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Dirty Paradise

The phrase ‘Dirty Paradise’ comes from a conversation I had on a beach in Mexico. Sitting in remote luxury, surrounded by palm trees and a scene of typical picture post-card paradise, I was amazed and disgusted by the sight of so much trash washing up on the beach. Bottles, flip flops and toothbrushes for as far as the eye could see. I felt embarrassed and disgusted at the amount of mindless waste that humans produce. Emphasised and framed by sun-kissed nature, the contrast was shockingly clear. This phrase became a way of describing a problem I see central to the contemporary human landscape and the planet as a whole.

The Dirty Paradise project is a subtle protest, a reminder that making art is a form of political statement. In the words of Ai Weiwei, “Everything is art. Everything is politics.”

I truly believe that art has the power to talk about things that are difficult to talk about, to highlight issues, to encourage somebody to look sideways at the world, and to create a space to ask questions, without necessarily finding or demanding answers.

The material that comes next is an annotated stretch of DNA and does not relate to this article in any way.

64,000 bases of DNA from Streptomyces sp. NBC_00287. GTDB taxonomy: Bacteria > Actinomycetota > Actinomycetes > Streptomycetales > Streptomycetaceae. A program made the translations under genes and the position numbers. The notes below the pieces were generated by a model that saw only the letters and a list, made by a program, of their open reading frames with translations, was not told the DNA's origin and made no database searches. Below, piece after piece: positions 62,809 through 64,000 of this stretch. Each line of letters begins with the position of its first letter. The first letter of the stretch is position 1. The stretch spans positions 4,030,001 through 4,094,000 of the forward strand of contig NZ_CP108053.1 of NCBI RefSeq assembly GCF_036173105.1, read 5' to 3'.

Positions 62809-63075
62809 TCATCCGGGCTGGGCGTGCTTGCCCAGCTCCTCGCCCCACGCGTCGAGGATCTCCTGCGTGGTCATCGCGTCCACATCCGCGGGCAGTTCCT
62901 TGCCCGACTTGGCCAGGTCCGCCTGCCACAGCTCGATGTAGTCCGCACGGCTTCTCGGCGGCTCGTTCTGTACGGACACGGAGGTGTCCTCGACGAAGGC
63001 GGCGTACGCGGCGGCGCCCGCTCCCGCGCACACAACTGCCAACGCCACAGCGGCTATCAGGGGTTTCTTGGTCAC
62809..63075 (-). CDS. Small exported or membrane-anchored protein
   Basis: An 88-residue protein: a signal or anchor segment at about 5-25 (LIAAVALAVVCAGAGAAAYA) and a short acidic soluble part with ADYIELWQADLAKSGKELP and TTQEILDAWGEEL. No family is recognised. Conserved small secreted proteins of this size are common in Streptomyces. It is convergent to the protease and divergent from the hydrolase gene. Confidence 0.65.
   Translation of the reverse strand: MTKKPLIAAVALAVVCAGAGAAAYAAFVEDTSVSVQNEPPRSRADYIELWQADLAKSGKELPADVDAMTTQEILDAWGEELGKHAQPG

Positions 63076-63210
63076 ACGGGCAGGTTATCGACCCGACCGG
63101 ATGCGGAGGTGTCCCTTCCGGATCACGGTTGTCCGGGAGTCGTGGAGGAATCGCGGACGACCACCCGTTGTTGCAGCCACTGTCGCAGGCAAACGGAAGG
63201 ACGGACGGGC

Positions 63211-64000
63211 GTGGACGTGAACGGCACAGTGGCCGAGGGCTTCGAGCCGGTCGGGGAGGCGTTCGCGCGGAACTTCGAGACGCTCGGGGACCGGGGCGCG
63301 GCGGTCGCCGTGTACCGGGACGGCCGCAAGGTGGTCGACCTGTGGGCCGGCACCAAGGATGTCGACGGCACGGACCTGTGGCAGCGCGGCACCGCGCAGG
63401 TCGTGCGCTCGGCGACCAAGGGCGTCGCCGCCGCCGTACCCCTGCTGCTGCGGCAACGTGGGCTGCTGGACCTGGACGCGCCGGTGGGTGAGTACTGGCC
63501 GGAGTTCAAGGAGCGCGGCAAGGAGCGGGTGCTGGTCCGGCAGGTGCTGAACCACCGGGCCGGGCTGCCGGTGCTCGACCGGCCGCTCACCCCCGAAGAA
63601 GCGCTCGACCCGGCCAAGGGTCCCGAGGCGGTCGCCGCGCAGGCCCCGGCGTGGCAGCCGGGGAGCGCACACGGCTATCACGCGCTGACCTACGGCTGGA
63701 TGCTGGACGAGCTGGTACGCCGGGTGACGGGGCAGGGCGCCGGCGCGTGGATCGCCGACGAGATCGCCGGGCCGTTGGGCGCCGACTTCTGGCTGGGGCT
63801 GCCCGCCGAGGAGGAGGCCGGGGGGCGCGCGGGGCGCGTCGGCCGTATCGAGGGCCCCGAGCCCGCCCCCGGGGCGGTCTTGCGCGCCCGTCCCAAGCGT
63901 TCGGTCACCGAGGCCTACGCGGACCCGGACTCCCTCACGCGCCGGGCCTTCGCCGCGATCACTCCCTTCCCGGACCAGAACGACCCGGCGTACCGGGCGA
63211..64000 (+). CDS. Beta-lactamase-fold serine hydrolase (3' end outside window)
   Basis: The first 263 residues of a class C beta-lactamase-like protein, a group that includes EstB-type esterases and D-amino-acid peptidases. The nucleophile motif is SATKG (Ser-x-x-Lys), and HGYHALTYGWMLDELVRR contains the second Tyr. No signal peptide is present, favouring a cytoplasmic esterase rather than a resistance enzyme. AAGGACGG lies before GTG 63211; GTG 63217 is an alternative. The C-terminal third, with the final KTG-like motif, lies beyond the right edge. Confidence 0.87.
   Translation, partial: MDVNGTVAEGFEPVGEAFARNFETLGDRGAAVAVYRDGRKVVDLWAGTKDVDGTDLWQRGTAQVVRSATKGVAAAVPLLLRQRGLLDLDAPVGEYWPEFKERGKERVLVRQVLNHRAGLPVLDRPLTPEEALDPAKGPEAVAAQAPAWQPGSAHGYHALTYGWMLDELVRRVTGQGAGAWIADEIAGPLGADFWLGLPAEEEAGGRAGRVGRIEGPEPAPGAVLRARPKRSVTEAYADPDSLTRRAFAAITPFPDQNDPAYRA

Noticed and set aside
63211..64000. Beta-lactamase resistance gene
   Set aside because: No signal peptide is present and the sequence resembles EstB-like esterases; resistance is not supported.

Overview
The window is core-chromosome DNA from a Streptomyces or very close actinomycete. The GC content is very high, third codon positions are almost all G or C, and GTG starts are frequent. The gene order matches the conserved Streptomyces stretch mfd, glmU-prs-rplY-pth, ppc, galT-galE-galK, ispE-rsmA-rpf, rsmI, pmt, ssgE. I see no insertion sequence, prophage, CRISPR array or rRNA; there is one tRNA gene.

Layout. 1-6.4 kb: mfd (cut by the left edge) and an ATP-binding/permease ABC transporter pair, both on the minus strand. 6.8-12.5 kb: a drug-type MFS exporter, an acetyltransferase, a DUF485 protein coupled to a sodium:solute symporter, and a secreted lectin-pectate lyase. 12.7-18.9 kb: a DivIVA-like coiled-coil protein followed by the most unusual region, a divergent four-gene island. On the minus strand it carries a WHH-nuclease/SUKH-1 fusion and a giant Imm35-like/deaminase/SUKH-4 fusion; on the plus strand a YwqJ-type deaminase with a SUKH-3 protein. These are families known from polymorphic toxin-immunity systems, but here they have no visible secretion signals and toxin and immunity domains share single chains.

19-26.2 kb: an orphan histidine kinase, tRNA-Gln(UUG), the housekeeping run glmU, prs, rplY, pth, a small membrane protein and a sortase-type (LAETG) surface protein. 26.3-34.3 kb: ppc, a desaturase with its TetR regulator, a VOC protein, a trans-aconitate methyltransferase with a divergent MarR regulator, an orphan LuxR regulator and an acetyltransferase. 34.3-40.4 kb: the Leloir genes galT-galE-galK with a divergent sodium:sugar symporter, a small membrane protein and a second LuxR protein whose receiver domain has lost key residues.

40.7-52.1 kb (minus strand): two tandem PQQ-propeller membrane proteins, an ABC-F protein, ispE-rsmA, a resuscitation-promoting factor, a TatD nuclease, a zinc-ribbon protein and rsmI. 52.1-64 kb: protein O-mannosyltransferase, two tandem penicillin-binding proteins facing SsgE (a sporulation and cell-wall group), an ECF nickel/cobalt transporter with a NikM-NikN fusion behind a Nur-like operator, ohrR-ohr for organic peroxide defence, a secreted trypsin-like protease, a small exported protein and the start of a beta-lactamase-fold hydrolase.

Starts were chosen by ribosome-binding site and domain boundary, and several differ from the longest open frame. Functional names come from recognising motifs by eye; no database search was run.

Dirty Paradise

The phrase ‘Dirty Paradise’ comes from a conversation I had on a beach in Mexico. Sitting in remote luxury, surrounded by palm trees and a scene of typical picture post-card paradise, I was amazed and disgusted by the sight of so much trash washing up on the beach. Bottles, flip flops and toothbrushes for as far as the eye could see. I felt embarrassed and disgusted at the amount of mindless waste that humans produce. Emphasised and framed by sun-kissed nature, the contrast was shockingly clear. This phrase became a way of describing a problem I see central to the contemporary human landscape and the planet as a whole.

The Dirty Paradise project is a subtle protest, a reminder that making art is a form of political statement. In the words of Ai Weiwei, “Everything is art. Everything is politics.”

I truly believe that art has the power to talk about things that are difficult to talk about, to highlight issues, to encourage somebody to look sideways at the world, and to create a space to ask questions, without necessarily finding or demanding answers.